Spring 2020

In This Way the Love of God Was Revealed” (1 Jn 4:9): Atonement as a “Patrogenetic” Process, Part 1

Margaret M. Turek

1. The Modern Aversion to a Theology of Atonement

The Church’s Scripture, doctrine, and worship all sanction the faith-conviction that Christ by his Passion and death atoned for sin, once for all. Yet in spite of this threefold sanctioning, the idea that the Cross is a work of atonement1 has largely fallen out of favor. Among theologians, one can detect an unmistakable reserve—even embarrassment—with regard to the idea. And things are not hugely different in the world of parish faith formation. On most occasions when the Scripture readings at Mass testify expressly to the atoning purpose of Christ’s Cross, the priest or deacon proves masterful in avoiding the subject.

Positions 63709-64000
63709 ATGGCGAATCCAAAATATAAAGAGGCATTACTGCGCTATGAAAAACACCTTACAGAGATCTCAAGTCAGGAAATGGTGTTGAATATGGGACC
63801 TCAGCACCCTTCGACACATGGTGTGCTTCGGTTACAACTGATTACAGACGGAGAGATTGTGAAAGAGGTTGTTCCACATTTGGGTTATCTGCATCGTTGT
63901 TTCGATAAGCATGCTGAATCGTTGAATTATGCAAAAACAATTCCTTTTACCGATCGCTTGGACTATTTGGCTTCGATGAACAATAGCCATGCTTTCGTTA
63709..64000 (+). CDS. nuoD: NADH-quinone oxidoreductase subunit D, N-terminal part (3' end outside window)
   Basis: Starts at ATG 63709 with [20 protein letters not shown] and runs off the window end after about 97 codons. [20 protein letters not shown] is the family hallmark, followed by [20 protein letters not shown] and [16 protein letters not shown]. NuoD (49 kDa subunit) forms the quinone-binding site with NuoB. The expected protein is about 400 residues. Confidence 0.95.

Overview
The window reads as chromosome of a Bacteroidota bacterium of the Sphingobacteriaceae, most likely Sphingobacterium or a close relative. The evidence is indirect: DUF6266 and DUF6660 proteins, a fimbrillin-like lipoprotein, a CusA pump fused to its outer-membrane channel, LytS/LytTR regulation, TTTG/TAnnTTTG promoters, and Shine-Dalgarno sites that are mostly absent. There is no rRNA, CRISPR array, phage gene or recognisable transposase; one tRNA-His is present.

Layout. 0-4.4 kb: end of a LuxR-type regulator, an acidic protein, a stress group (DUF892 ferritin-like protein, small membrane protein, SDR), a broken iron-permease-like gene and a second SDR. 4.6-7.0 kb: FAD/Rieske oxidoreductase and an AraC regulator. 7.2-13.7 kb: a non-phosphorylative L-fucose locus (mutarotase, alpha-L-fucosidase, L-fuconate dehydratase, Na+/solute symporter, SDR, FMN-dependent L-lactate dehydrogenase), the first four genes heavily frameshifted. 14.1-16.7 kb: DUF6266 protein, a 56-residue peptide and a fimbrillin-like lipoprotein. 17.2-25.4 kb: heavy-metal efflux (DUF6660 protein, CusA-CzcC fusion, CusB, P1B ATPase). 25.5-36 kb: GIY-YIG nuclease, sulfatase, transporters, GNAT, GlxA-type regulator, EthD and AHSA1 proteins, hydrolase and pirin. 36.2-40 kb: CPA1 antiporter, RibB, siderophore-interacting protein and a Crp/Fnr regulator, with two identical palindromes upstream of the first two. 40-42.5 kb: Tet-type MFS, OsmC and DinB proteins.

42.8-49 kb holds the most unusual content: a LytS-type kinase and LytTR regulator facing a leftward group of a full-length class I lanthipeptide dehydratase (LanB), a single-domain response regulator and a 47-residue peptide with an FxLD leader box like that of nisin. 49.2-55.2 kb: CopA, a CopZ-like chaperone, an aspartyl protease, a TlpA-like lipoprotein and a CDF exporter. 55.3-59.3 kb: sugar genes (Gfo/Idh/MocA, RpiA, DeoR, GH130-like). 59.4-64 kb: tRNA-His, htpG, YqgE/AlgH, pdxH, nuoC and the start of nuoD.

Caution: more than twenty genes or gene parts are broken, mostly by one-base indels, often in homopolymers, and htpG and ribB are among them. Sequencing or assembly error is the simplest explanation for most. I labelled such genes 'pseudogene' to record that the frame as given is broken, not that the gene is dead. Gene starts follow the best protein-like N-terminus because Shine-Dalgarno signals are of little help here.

Benedict XVI is aware of this tendency and challenges it in his masterwork, Jesus of Nazareth. He observes, “The idea that God allowed the forgiveness of sins to cost him the death of his Son” is seen as theologically repugnant. One reason for this, according to Benedict, is “the trivialization of evil.”2 We seem to have a very small estimate of human guilt, the menace of sin, and the damage it causes. We presume that we sinners know all about sin. After all, we are its perpetrators. Insofar as the trivialization of evil holds sway, the message that Christ’s Passion and death is a work of atonement cannot but strike us as an overreaction on God’s part.


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1. We shall start with a fairly general notion of atonement as “a way of eliminating sin.” See Norbert Hoffmann, “Atonement and the Spirituality of the Sacred Heart,” in Faith in Christ and the Worship of Christ (San Francisco: Ignatius Press, 1986), 146n25.

2. Pope Benedict XVI, Jesus of Nazareth, vol. 1 (New York: Doubleday, 2007), 159.